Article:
I’ve been contemplating doing this for a while … a diary about being my entrepreneurial adventures (rather than being in a war zone for once).
When I was in Iraq and Afghanistan, I wrote a set of dispatches from the front which I ended up sending to about 500 people each fortnight. Perhaps these were a bit more exciting (or at least more about life and death literally). That being said, an entrepreneur’s life certainly does amount to the slings and arrows of outrageous fortune, and the ‘sea of troubles’ is pretty commonplace too! As a result, I thought that recording some of the experiences of being an entrepreneur would make an interesting part three.
I start this diary at the start of 2015; the business has been going for a while, and as with any startup, we’ve pivoted and adjusted our mission and I think we finally have product market fit, and so it is time to scale (our mission for this year). Certainly there are a few tweaks here and there, but at least we haven’t had to change things around 39 times before we hit success with attempt number 40. The story of Norm Larsen is a great one demonstrating the need for entrepreneurs to be persistent in order to see their vision brought to life — and given that everyone uses WD-40, it is a great example to throw back to detractors of entrepreneurs who don’t understand the need to try and fail multiple times in many cases.
Like being in a war zone, the challenges of an entrepreneur are numerous — the fog of war exists, there aren’t necessarily enough resources to achieve the missions and you need to have a better OODA loop that the enemy (or in this case competitors, substitutes and whatever you are trying to replace). Fortunately, we have over 15,000 businesses on our platform so people are starting to take us relatively seriously.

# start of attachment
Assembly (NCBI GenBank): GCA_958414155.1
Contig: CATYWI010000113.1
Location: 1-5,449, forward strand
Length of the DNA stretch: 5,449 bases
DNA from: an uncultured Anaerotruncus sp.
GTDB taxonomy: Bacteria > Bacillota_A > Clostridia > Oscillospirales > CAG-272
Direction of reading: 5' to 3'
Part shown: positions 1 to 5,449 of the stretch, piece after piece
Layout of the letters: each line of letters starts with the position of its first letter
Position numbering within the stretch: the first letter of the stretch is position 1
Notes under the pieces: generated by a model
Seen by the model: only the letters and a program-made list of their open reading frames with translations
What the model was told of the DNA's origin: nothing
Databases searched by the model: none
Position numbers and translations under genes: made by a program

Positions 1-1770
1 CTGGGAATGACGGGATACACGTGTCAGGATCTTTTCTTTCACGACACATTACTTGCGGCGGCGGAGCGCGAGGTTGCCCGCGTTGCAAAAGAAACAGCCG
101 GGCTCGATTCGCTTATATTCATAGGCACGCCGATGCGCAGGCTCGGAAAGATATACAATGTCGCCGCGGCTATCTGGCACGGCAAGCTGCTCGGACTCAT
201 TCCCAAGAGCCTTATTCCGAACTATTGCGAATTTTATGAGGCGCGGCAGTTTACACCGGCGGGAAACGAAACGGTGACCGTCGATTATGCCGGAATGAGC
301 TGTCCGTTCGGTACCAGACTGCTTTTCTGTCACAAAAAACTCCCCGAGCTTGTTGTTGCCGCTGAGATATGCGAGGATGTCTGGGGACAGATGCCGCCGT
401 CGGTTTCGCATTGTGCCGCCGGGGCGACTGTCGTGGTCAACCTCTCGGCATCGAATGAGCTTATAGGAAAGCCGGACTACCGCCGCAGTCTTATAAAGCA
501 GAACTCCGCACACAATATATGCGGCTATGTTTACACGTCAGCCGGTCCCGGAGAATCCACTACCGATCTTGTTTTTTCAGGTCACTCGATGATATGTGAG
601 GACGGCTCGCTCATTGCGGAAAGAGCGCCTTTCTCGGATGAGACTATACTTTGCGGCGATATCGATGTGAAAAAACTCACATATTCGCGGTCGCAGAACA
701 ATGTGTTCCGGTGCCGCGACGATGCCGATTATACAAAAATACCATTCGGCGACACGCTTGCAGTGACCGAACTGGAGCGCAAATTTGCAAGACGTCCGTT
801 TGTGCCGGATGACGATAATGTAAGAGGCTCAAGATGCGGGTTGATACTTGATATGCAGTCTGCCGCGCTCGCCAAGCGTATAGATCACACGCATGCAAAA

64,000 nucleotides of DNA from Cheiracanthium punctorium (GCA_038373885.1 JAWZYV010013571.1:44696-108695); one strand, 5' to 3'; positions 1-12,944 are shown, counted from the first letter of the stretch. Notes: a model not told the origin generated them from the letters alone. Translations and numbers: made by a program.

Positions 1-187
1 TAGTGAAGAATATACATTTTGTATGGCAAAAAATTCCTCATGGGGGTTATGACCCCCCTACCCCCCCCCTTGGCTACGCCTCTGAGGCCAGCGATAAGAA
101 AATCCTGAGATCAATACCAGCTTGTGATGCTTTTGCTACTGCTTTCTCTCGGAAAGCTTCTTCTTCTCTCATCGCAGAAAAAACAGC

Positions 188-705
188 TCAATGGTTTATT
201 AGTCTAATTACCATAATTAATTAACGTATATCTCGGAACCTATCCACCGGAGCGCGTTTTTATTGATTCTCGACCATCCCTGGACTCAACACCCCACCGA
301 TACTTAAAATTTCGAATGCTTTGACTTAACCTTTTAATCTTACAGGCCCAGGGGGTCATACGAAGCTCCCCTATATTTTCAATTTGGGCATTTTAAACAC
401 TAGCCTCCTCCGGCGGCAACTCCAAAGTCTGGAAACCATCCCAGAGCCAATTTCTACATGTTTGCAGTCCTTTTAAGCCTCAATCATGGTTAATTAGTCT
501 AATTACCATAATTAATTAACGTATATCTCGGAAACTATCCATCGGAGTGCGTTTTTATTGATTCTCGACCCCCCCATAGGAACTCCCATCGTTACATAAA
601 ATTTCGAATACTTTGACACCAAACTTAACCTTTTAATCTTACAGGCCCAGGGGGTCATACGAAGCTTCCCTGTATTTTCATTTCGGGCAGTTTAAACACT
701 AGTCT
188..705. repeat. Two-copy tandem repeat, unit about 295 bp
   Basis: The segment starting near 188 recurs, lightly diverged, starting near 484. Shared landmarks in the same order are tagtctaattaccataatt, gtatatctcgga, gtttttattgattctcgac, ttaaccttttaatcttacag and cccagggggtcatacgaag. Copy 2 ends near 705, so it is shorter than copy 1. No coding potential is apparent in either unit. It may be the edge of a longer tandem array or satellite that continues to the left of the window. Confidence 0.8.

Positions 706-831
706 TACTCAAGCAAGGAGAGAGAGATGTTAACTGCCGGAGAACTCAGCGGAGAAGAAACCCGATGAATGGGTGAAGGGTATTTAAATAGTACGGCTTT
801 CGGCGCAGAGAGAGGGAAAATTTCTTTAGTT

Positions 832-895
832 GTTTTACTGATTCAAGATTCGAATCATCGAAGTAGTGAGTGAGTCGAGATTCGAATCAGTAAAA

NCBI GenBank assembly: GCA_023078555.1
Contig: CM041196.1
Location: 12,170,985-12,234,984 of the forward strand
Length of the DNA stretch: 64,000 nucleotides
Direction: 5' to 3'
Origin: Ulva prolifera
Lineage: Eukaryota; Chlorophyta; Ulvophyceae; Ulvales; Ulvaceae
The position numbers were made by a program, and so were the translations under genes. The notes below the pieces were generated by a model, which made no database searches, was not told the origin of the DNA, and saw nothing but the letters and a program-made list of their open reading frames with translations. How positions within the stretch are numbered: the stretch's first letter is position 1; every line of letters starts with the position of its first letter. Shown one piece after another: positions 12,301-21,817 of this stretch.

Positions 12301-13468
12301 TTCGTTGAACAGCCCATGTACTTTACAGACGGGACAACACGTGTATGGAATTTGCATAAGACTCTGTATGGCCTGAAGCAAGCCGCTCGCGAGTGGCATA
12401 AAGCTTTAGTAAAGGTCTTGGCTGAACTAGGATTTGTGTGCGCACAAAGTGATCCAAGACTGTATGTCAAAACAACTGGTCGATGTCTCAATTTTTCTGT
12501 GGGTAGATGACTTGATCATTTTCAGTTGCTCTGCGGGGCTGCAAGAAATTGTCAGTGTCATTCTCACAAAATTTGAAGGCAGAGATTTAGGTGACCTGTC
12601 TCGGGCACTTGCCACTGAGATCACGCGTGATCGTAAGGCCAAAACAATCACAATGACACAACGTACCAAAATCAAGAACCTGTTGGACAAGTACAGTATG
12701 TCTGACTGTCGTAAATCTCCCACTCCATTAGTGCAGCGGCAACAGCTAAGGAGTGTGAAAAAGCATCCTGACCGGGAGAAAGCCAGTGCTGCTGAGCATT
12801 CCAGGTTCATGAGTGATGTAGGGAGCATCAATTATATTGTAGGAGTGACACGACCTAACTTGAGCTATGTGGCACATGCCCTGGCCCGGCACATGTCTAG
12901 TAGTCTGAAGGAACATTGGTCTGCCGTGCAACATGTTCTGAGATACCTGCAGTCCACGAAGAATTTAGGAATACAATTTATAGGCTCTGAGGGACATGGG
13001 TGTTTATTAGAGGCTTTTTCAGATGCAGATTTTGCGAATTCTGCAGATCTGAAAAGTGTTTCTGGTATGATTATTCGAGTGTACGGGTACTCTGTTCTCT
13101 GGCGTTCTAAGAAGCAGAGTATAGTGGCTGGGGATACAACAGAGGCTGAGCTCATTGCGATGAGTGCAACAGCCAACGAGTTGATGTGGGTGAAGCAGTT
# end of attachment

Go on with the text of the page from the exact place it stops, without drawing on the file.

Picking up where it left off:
One of the great resources that we able to get on board in 2014 was to be accepted into Seedcamp. In the same way that studying Sun Tzu, Clausewitz and the writings of other military types is valuable in building your skills and knowledge as an army officer, Seedcamp has helped immeasurably in terms of developing as an entrepreneur. More than anyone else, they helped to really highlight that we needed to radically look at our branding (and they weren’t afraid to tell us).
So as we enter into 2015, we have a plan and a set of milestones to execute against. While I fully appreciate that no plan survives first contact with the enemy, I hope it will provide a degree of structure going forward. One of the important things that I’ve learnt, whether in a war zone or when running a business, is that you need to ensure that all your activities are co-ordinated such that they are synchronised and/or sequenced when needed (particularly when you don’t have all the resources you need).